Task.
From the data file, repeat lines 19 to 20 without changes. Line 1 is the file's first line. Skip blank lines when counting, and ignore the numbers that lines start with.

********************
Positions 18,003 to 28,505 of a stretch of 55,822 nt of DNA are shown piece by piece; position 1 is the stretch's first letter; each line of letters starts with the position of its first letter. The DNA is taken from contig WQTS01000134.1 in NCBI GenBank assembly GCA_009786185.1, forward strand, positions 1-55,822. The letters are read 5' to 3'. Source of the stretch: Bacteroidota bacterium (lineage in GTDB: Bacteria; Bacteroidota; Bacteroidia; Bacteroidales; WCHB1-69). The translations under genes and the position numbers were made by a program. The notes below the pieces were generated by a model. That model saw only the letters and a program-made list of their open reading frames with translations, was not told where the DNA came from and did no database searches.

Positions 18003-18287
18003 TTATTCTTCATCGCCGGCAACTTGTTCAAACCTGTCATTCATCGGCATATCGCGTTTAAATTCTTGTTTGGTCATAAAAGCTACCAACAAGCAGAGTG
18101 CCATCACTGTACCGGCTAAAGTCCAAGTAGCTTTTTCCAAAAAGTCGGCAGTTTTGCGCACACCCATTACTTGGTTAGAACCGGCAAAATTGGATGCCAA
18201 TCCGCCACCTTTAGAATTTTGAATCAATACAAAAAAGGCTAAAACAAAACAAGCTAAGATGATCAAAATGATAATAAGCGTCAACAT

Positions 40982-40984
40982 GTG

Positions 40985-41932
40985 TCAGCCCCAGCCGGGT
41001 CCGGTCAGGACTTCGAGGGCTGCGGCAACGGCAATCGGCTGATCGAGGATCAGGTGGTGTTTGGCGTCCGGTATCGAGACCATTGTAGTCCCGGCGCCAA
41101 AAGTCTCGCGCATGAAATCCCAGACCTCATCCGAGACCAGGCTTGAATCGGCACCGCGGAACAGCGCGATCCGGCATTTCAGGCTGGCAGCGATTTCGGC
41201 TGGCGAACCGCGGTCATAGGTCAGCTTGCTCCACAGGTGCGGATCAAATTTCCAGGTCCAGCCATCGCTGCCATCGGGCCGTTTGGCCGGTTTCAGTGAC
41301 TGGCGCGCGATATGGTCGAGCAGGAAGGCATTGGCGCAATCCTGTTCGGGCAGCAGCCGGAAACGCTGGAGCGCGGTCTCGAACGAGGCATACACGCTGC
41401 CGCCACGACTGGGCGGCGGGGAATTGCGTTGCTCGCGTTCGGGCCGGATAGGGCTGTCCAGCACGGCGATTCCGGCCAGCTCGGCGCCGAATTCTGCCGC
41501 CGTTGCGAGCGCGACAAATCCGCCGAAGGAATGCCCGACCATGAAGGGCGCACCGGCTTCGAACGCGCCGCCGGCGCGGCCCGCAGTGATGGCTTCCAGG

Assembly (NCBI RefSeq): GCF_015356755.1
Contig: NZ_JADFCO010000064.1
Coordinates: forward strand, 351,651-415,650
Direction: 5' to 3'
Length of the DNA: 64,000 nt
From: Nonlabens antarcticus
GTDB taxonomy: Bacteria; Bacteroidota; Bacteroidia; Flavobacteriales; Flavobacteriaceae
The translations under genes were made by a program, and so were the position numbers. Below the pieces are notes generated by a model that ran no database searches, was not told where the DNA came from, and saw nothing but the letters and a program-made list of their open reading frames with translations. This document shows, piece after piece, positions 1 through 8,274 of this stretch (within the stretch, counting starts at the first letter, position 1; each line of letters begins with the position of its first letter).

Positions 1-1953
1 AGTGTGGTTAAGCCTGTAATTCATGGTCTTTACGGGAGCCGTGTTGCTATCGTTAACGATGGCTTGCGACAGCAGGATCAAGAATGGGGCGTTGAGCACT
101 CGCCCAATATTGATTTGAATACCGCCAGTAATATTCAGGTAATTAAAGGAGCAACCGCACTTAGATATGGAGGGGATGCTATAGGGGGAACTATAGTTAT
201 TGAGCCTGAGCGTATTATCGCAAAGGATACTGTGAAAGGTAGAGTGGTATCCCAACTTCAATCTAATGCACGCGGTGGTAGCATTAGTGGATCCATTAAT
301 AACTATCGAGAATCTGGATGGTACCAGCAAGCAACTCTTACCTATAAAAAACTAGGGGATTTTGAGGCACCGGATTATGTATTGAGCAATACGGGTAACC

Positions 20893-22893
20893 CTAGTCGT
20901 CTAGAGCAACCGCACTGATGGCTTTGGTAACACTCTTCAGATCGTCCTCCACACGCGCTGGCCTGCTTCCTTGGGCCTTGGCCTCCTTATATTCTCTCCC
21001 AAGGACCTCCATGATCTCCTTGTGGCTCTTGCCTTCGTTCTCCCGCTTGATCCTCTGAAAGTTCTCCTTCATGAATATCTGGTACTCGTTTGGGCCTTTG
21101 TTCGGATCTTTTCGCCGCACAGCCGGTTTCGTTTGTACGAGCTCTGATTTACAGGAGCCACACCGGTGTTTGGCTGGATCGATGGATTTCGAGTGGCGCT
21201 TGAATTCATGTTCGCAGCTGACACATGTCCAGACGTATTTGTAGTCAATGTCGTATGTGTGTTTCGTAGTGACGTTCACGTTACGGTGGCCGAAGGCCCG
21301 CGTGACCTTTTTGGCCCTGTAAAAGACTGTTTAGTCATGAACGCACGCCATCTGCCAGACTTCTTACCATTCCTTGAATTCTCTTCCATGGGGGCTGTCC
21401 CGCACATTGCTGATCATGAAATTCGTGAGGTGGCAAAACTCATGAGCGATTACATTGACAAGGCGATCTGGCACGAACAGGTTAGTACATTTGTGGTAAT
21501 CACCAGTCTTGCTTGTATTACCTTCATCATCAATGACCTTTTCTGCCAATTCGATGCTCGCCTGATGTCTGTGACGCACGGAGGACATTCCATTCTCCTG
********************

Direction: 5' to 3'
Length of the DNA: 64,000 nt